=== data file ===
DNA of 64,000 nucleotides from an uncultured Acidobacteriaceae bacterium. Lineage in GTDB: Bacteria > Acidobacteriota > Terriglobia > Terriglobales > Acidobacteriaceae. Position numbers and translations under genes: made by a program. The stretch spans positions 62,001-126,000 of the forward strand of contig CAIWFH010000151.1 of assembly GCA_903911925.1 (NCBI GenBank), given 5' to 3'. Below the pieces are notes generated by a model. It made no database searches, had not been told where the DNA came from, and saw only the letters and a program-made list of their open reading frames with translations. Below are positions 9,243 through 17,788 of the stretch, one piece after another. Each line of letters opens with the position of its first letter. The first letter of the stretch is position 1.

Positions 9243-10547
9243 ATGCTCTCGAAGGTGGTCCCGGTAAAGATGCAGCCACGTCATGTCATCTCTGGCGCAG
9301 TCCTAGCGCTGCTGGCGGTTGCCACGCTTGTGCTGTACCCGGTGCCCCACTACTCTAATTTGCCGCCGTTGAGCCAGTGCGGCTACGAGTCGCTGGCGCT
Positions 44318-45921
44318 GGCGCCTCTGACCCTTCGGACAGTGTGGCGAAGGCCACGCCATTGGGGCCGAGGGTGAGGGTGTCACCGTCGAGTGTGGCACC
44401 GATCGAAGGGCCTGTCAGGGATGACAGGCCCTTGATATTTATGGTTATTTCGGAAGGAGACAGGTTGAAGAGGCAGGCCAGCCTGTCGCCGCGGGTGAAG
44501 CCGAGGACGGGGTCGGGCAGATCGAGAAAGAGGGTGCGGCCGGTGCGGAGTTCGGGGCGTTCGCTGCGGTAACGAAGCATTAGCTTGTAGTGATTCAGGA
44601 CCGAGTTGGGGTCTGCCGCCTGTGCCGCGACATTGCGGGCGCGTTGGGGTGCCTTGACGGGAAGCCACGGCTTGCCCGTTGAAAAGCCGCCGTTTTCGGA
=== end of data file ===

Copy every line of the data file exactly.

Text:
DNA of 64,000 nucleotides from an uncultured Acidobacteriaceae bacterium. Lineage in GTDB: Bacteria > Acidobacteriota > Terriglobia > Terriglobales > Acidobacteriaceae. Position numbers and translations under genes: made by a program. The stretch spans positions 62,001-126,000 of the forward strand of contig CAIWFH010000151.1 of assembly GCA_903911925.1 (NCBI GenBank), given 5' to 3'. Below the pieces are notes generated by a model. It made no database searches, had not been told where the DNA came from, and saw only the letters and a program-made list of their open reading frames with translations. Below are positions 9,243 through 17,788 of the stretch, one piece after another. Each line of letters opens with the position of its first letter. The first letter of the stretch is position 1.

Positions 9243-10547
9243 ATGCTCTCGAAGGTGGTCCCGGTAAAGATGCAGCCACGTCATGTCATCTCTGGCGCAG
9301 TCCTAGCGCTGCTGGCGGTTGCCACGCTTGTGCTGTACCCGGTGCCCCACTACTCTAATTTGCCGCCGTTGAGCCAGTGCGGCTACGAGTCGCTGGCGCT
Positions 44318-45921
44318 GGCGCCTCTGACCCTTCGGACAGTGTGGCGAAGGCCACGCCATTGGGGCCGAGGGTGAGGGTGTCACCGTCGAGTGTGGCACC
44401 GATCGAAGGGCCTGTCAGGGATGACAGGCCCTTGATATTTATGGTTATTTCGGAAGGAGACAGGTTGAAGAGGCAGGCCAGCCTGTCGCCGCGGGTGAAG
44501 CCGAGGACGGGGTCGGGCAGATCGAGAAAGAGGGTGCGGCCGGTGCGGAGTTCGGGGCGTTCGCTGCGGTAACGAAGCATTAGCTTGTAGTGATTCAGGA
44601 CCGAGTTGGGGTCTGCCGCCTGTGCCGCGACATTGCGGGCGCGTTGGGGTGCCTTGACGGGAAGCCACGGCTTGCCCGTTGAAAAGCCGCCGTTTTCGGA